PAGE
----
In order to secure their rightful place in the space and time of history, we present, for the first time, lean and the intimate profiles of these so-called “Murderers.” It is our expectation that the Nigerian public, after getting to know these officers and also having learnt their true motives and the end game of that operations, we shall trust that the people will be in a position to judge if Kaduna Nzeogwu, Emma ‘Vancouver’ Ifeajuna, Christian Anuforo, Adewale Ademoyega etc were indeed the blood-sucking vampires Fani Kayode would persuade us to believe they were.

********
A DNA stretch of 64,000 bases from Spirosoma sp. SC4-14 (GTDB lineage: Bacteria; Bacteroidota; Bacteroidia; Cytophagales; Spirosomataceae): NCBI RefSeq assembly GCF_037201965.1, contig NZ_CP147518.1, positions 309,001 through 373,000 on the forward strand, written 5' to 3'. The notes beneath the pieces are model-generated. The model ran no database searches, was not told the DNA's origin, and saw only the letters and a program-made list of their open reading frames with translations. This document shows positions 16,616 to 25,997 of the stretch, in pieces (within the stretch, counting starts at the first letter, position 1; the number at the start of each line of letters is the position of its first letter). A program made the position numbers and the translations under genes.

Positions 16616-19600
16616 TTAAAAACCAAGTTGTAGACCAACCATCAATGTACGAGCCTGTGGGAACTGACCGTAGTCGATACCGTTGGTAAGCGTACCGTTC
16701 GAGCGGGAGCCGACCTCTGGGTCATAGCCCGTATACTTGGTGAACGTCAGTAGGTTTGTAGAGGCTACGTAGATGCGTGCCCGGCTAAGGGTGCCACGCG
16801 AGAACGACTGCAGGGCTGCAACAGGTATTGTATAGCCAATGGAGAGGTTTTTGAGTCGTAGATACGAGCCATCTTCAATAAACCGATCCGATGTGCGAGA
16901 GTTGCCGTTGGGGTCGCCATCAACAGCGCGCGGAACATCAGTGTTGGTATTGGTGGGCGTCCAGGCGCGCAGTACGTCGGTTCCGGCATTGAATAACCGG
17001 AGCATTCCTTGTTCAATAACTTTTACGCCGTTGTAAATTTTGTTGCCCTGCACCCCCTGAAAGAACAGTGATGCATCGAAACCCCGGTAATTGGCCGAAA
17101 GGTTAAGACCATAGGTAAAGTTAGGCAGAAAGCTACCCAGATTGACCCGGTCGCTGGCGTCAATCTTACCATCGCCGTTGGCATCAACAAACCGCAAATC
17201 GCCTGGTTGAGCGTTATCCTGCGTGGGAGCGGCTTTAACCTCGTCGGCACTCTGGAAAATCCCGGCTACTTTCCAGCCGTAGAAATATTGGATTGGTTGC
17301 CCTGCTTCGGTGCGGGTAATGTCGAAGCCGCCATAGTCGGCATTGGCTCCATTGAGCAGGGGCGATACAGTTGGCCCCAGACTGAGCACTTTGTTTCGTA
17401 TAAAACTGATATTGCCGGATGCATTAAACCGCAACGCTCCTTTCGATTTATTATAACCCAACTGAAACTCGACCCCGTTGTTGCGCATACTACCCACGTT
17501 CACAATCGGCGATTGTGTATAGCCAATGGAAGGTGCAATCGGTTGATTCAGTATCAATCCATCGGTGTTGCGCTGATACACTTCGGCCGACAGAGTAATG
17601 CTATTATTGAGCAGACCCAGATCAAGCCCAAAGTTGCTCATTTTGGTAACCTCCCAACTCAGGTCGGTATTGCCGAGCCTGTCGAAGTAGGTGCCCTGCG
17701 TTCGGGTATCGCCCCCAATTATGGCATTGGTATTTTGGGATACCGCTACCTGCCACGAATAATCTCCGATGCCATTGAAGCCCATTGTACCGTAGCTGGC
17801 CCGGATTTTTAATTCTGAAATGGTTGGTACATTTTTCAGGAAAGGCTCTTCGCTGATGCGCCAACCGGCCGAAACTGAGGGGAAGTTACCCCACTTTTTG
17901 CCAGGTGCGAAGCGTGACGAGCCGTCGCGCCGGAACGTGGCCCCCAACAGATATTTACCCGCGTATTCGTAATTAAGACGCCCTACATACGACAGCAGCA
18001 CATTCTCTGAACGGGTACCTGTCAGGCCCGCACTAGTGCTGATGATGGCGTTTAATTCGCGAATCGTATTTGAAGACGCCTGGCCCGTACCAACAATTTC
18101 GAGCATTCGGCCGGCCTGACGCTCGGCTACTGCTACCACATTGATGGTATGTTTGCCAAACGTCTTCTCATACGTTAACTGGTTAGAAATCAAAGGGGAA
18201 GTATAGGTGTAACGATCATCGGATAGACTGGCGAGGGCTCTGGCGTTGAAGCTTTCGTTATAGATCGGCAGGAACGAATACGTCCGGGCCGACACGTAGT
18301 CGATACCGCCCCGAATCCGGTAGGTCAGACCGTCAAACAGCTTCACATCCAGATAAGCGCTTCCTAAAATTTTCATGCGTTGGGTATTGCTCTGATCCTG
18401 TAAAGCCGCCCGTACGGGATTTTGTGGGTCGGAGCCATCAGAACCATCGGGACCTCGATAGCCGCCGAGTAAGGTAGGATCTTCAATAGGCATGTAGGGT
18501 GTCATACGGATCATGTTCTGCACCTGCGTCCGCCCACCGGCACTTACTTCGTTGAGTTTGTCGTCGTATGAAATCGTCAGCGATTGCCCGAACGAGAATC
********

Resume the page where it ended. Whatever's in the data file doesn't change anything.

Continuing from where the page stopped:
Before Dick Tiger, the first African to be inducted to the American Sports Hall of Fame, before Hogan Bassey, former Nigerian featherweight champion of the world, before Thunder Balogun, Garuba Okoye, Albert Onyeanwuna, Jay Jay Okocha, Kanu Nwankwo; Emma Ifeajuna was the first Nigerian super athletic hero personality. His Greek god Alexandrian sculptured features, Hollywood bewitching hazel eyes concealed an ingenious mathematical mind. A Science Teacher who went to DMGS, was with Rotimi, Olutoye, the first Nigerian graduates from Ibadan to be commissioned into the Nigerian Army. In Biafra, he was the originator of the Biafran ingenious RAP Scientific group that produced the great Ogbunigwe and other Biafran war equipment.